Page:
with Fariha Róisín
Part of the Series:
This class is a focused conversation on how “cancel culture” permeates everyday society. By discussing my own personal relationship with cancel culture—both as a member of the global audience but also as someone in the public eye—and how it has affected my own life and mental health, I also want to look at the merits and failures of cancel culture as it stands in 2021 for us as a species. It’s clear, especially after last years’ protests for Black liberation and the call for abolition, that we are ready for new paradigms. We have to understand that the motivation behind cancel culture was to give voice to the voiceless, but that’s easily manipulative if everyone is not being accountable to each other. Fairness has to be fairly applied.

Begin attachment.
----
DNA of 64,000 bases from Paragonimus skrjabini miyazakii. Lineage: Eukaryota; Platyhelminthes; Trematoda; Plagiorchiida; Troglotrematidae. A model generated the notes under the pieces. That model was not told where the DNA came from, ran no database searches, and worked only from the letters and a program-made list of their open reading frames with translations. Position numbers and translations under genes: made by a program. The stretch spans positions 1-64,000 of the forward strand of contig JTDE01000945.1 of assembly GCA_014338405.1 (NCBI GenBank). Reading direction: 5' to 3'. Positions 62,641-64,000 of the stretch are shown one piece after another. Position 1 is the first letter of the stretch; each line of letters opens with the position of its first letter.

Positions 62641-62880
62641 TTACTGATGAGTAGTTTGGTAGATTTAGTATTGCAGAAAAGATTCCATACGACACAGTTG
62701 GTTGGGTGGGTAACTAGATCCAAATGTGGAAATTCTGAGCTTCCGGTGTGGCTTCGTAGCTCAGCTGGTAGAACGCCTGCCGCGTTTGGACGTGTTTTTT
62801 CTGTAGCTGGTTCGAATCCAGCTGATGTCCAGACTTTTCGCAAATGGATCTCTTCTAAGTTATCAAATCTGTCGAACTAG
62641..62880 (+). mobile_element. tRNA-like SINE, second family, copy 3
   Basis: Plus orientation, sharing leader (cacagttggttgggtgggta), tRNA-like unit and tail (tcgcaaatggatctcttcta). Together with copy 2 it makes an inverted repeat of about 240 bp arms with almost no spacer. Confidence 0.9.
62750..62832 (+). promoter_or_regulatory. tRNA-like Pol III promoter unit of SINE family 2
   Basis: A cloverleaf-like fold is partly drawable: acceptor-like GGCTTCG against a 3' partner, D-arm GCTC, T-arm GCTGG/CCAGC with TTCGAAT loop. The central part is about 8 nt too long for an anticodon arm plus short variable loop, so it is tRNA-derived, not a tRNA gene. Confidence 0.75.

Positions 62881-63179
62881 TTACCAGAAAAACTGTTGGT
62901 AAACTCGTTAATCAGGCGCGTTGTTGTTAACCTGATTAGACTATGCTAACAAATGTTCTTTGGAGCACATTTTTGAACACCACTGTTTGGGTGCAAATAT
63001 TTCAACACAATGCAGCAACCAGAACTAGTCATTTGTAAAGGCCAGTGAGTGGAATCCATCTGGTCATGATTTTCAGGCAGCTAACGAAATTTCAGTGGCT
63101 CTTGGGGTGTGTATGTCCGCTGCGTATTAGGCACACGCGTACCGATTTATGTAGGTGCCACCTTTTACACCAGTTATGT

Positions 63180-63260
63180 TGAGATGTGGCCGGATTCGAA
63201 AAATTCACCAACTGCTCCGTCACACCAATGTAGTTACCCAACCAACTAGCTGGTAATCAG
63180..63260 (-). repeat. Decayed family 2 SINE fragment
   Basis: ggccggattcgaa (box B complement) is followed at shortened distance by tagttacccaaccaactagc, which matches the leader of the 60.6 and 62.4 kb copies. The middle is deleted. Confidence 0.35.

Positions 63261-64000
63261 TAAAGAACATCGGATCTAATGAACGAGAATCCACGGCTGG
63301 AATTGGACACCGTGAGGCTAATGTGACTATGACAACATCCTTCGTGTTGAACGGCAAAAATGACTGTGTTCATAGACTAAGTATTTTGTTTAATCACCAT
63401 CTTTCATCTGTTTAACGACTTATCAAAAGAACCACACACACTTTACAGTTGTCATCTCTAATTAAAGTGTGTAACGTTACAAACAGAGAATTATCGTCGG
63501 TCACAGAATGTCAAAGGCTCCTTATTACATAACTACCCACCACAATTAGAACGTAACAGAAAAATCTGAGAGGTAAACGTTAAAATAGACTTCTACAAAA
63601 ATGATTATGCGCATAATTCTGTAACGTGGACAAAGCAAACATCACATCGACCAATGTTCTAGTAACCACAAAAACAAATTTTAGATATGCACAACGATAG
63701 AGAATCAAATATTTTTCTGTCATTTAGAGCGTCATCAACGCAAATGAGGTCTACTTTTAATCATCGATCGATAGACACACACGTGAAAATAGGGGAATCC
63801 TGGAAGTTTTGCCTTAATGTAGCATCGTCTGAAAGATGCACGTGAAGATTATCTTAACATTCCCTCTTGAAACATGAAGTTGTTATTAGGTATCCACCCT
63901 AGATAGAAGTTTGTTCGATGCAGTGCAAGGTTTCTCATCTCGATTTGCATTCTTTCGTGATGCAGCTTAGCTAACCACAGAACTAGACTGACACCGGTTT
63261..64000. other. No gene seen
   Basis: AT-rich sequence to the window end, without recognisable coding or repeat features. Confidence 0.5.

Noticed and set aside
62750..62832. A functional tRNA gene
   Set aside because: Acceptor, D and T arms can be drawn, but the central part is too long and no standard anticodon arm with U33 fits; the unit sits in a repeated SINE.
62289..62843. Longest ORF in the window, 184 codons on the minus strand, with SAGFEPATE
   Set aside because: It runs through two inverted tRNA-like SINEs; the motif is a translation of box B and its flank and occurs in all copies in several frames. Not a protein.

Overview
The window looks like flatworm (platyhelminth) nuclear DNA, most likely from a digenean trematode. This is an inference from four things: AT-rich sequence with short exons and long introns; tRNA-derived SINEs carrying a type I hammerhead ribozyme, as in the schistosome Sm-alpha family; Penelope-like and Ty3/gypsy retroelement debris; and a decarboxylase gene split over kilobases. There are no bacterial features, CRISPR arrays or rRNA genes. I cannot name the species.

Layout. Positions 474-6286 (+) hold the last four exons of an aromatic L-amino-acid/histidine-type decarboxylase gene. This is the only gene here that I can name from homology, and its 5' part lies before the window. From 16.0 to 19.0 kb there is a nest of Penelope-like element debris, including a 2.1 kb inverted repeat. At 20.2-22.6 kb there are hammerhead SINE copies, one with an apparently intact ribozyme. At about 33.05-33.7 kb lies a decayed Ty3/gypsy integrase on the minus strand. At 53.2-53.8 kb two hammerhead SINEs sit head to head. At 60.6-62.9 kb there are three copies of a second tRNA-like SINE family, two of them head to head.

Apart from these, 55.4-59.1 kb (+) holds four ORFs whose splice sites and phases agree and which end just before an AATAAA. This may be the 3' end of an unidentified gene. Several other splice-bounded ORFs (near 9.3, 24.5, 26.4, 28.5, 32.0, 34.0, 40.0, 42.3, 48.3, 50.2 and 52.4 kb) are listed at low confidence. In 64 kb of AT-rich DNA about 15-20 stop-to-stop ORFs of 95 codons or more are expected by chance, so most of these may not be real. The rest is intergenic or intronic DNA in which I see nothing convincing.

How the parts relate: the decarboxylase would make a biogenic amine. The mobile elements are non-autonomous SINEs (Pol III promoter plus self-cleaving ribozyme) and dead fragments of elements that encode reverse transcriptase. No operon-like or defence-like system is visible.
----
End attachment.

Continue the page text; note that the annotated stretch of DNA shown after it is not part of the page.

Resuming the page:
The opposite of cancel culture is nurturance culture—my entire class’ thesis is how do we get nurturance? What are the wounds we need to name in order for us to heal them?
Fariha Róisín is a multidisciplinary artist, born in Ontario, Canada. She was raised in Sydney, Australia, and is based in Brooklyn, New York. As a Muslim queer Bangladeshi, she is interested in the margins, in liminality, otherness and the mercurial nature of being. Her work has pioneered a refreshing and renewed conversation about wellness, contemporary Islam and queer identities and has been featured in The New York Times, Al Jazeera, The Guardian, and Vogue. She is the author of the poetry collection How To Cure A Ghost (2019), as well as the novel Like A Bird (2020). Her upcoming work is a book of non-fiction entitled, Who Is Wellness For? out spring 2022, her second book of poetry is entitled Survival Takes a Wild Imagination.